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The case of Johannesburg

Johannesburg: recreating the inner city centre as an urban cultural project to overcome socioeconomic inequality and racial discrimination
How can a divided and diverse city be unified? Let’s look at the example of Johannesburg, a city with a difficult past. While apartheid ended in 1991 and the country transitioned to majority rule in 1994, Johannesburg acquired its unified government, covering the entire metropolitan area, in 2000. The challenges for the city government have been many. If Johannesburg is in fact the heart of the South African economy, nevertheless, it is marked by important socioeconomic inequalities, urban segregation, and the overall challenge of overcoming apartheid. During the first decade of this century, the northern suburbs of the city had been characterised by massive infrastructural investment to support and reinforce its growth. Such projects often took the form of commercial and retail property developments.
At the same time, the city had to address the challenge of inadequate slum housing in southern areas, where unemployment and poverty were rampant. The right balance was hard to find. The affluent northern suburbs and the poor southern districts are connected by the historical city centre, where the colonial project was developed around the mineral industrial economy in the late 19th century. The city centre reflects also the internal city divisions, as the racial, ethnic, and class conflicts played out in that area. In the early 1990s, soon after the end of the apartheid, the inner city centre faced important capital and white flight as well as public neglect.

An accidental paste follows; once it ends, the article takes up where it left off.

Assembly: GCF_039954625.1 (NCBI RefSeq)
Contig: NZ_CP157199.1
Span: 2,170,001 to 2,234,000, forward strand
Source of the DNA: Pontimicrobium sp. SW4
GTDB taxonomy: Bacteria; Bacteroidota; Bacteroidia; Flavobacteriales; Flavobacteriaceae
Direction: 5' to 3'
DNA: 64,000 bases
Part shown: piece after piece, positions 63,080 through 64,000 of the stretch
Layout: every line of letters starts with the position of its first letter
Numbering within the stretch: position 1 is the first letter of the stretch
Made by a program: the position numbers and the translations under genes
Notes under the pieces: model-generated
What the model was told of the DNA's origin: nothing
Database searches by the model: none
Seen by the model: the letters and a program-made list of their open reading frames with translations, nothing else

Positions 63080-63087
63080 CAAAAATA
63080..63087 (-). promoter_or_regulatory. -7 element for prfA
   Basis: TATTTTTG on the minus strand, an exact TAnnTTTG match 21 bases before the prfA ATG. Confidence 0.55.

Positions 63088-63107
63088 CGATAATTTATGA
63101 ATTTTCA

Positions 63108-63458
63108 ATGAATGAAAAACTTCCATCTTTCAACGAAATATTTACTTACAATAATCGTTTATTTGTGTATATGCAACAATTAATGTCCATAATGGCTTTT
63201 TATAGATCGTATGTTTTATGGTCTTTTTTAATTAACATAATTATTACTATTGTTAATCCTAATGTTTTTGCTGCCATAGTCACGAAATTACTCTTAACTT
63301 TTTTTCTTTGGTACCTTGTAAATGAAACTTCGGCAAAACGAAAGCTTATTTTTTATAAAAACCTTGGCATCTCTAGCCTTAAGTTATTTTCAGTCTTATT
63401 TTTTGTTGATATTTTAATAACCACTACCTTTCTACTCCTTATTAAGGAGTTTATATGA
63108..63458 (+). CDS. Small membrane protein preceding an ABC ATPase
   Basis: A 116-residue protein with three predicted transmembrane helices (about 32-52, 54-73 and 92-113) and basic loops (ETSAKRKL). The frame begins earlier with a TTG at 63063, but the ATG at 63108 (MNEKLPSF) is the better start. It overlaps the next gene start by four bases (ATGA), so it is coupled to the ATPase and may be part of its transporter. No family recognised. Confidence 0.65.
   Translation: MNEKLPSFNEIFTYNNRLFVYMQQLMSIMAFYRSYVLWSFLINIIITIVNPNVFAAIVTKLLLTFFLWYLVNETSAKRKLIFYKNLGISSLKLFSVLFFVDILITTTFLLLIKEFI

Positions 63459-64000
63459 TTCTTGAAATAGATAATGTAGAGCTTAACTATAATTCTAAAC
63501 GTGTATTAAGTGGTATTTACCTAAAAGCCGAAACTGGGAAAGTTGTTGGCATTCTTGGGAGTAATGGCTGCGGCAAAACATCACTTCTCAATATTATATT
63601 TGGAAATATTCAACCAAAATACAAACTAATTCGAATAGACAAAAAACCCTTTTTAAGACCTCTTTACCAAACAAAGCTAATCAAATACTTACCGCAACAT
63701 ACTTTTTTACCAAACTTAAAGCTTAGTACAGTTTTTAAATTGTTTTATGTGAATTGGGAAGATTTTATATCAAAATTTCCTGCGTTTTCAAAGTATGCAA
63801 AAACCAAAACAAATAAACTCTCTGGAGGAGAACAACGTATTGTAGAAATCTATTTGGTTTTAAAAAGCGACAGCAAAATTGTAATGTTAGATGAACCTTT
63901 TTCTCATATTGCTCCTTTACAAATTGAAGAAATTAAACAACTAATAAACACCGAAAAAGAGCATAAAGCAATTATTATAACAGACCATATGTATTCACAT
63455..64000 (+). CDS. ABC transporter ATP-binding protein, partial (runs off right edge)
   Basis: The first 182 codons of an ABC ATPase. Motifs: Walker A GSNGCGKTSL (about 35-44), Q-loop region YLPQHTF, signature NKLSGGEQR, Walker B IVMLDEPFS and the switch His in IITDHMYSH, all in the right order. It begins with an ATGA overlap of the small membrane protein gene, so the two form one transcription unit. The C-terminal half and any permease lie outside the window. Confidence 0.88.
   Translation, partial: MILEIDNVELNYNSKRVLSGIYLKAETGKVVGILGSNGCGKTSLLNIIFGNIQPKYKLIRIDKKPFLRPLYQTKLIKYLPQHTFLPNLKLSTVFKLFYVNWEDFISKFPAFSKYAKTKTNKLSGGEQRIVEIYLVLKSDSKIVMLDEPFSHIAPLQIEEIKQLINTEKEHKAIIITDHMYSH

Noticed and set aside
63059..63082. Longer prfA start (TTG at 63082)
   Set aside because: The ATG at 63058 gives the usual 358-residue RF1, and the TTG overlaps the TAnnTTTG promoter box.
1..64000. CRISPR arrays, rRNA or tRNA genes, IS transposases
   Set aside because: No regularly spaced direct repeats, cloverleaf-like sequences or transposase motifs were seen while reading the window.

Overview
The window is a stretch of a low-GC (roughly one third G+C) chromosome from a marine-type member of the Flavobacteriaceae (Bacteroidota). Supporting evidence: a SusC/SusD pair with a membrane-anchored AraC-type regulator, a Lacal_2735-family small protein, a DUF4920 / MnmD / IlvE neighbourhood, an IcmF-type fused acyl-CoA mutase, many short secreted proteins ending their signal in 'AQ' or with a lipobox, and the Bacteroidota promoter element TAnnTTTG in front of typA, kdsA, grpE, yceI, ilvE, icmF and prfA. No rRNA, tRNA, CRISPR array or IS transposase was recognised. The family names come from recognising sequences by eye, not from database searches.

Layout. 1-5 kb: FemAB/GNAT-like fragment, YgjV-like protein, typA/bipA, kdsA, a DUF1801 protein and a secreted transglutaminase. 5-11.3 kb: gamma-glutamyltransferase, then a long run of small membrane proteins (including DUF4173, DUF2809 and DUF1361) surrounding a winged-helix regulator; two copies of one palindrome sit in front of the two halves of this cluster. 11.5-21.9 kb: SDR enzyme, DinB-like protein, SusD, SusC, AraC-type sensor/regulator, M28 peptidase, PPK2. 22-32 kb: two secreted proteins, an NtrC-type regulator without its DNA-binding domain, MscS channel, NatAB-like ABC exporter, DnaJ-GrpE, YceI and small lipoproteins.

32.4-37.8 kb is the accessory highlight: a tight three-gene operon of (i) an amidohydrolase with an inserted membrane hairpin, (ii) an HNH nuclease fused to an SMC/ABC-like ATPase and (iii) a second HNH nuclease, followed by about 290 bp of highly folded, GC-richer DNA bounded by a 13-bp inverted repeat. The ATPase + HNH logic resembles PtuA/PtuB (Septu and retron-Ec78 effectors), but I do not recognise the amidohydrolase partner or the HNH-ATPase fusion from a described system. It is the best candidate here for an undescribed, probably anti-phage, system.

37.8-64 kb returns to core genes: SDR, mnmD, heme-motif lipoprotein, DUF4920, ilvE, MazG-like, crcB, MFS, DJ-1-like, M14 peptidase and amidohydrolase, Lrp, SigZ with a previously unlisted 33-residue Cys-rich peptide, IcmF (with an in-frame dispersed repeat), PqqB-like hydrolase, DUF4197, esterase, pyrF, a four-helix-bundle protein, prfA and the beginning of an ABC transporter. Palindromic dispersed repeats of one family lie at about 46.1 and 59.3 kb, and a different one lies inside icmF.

The challenge of driving urban regeneration through a cultural approach in a racially and economically divided and highly unequal city was huge. The city government took it up and came up with a cultural arc project. The project aimed to link the disjointed cultural establishments of Johannesburg along an imaginary arc that would extend from the Constitutional Court through the University of Witwatersrand and into Newtown Cultural Precinct. The project aimed at ensuring an effective urban management by law enforcement; managing informal trade; and keeping the public spaces safe and clean; providing good maintenance of infrastructure– for example, transport; identifying and removing sinkholes, buildings and properties in disrepair, overcrowded or abandoned; raising public and private investments; supporting the city economy.
Important examples of this urban regeneration strategy include the construction of the Nelson Mandela Bridge in 2003 to improve the connectivity of the inner city, the reconstruction of Mary Fitzgerald Square into a centre for public events, the construction of a major social housing project called Brickfield Flats, targeting upper working-class and lower middle-class dwellers. The valorisation of the urban cultural heritage has led to a spectacular increase in visitors in the late 2000s and to this day. While cultural industries are not a one size fits all solution, the case of the Newtown District in Johannesburg shows how commercial and cultural development can go hand in hand to address the challenges of inequality and difficult diversity in a global metropolis.

This video explains how Johannesburg is recreating the inner city centre as an urban cultural project to overcome socioeconomic inequality and racial discrimination.

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Can such urban regeneration projects based on culture help overcome acute socioeconomic inequality and a past of racial discrimination?

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Cultural Diversity and the City

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